4-H Fix: Firsts: Part 1!
Firsts: Part 1!
By Ron Drum, Statewide 4-H Program Professional/Associate Director 4-H Resource Development
Happy New Year!
That’s what we yell on the first day of the year. Anyway, I yelled it, myself, again, this year. Did you?
So, January FIRST! It’s good to be first. Everyone wants to be first. Nobody wants to be last. Or even second! I think those are the two placements that most folks find to be the least favorable: second and last. It’s a bit of a toss-up, I think, which of those two is seen to be the worst, unless second IS last. Then, I guess, it is a tie. But truth be known, I actually, personally, like second, or even last, more than first, since you learn more from them than you do from first, unless it is a job interview. In that case, first is better. Just saying.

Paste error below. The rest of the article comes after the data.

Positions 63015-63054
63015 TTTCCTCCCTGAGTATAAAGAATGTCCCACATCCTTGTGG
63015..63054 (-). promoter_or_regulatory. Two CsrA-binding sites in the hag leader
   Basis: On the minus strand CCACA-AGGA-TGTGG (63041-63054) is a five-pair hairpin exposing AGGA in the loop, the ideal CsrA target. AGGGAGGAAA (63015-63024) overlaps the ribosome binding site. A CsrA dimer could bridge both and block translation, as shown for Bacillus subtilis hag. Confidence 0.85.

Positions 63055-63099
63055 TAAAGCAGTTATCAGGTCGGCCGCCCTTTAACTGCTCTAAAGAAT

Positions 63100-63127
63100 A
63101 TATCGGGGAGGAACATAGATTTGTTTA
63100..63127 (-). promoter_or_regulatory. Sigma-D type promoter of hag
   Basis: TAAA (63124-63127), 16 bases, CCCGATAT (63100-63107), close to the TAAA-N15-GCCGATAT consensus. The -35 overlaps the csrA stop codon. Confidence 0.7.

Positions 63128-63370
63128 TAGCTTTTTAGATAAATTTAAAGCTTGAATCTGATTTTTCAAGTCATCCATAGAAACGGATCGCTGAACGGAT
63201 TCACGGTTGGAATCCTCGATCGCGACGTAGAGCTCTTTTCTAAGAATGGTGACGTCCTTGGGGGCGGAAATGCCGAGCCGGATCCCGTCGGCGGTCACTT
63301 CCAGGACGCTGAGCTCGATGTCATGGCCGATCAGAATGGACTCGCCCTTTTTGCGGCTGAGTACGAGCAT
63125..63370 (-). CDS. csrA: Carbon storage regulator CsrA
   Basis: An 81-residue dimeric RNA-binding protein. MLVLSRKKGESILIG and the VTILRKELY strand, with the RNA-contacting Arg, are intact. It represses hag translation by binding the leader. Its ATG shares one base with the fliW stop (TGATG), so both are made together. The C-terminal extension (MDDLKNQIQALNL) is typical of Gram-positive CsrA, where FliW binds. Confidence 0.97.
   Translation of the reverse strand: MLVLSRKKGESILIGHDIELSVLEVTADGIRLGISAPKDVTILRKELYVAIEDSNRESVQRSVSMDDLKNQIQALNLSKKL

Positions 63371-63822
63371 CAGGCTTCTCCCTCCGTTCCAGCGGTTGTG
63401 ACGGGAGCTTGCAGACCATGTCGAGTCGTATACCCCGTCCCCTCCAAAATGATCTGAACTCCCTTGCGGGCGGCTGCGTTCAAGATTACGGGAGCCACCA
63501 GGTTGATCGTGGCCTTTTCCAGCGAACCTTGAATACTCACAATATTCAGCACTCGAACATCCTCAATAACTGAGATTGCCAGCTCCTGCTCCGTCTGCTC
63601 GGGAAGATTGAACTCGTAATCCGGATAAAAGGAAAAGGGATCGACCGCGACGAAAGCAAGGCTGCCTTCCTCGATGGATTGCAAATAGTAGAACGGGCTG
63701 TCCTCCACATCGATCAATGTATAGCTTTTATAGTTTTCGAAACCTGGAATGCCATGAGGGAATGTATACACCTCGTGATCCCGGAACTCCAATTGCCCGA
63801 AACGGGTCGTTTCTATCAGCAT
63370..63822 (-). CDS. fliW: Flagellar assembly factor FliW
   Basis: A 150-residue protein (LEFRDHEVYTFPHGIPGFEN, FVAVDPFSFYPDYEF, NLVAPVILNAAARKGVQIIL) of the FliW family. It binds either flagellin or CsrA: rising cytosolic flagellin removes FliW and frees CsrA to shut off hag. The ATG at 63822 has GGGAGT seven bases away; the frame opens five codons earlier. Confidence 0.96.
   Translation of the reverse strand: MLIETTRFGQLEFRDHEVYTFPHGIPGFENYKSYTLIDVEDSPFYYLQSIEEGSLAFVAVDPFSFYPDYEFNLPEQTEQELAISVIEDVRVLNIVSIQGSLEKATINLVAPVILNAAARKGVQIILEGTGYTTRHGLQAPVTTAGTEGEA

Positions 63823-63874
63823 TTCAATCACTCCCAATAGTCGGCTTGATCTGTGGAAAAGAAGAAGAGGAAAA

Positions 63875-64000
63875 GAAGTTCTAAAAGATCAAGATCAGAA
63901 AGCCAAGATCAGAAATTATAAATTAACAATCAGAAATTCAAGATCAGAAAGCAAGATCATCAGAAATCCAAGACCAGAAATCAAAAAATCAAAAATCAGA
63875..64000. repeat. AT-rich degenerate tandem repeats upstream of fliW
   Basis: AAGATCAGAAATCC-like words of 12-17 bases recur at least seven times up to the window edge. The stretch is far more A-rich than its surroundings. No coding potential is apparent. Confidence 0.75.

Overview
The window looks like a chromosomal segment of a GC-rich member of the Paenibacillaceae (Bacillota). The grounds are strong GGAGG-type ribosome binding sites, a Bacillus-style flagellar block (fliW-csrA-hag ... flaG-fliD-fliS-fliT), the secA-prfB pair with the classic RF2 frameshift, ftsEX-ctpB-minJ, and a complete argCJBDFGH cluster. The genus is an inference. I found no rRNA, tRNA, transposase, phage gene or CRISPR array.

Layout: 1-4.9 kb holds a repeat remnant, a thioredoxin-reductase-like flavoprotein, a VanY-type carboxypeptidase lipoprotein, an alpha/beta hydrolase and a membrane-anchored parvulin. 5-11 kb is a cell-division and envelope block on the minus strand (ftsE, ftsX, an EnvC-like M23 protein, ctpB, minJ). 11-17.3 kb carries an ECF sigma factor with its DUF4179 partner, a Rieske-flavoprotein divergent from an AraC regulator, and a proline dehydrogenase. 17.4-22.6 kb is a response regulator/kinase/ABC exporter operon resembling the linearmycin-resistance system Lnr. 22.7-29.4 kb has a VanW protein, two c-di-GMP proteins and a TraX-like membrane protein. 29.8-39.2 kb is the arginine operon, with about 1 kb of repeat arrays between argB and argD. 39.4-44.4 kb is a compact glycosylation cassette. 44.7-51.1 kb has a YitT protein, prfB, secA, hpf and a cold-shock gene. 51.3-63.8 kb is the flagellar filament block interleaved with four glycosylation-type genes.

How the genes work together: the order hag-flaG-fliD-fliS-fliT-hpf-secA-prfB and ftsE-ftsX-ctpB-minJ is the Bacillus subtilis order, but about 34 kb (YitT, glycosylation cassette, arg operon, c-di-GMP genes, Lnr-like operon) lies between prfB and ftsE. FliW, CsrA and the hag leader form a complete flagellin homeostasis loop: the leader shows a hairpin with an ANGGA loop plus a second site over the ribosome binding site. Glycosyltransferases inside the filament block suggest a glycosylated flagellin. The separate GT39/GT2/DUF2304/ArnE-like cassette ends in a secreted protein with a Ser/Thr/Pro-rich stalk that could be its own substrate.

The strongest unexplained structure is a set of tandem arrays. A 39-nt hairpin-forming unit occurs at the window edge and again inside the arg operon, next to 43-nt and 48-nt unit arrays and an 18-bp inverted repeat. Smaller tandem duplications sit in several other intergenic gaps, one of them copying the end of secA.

But this post will be about firsts! But first, a thank you is in order. I was at a loss over how to find some of the information I needed for this post and a few other stories that I wanted to tell. Almost as a last resort, I stopped by the Special Collections Department in Fogler Library and asked them if they had any ideas of how I might learn some of the information I needed. Archivist Desiree Butterfield-Nagy thought she might have a few ideas, asked me to have a seat, and disappeared through a door marked “STAFF ONLY”! In no time flat she was back with more books and documents for me to review than I could have imagined existed, much of it written in the hand of the persons I had been looking for! Desiree was a HUGE help! In fact, she has been a huge help EVERY TIME I’ve visited the Special Collections Department of Fogler Library! So many thanks, Desiree!
Now second, here are those promised firsts!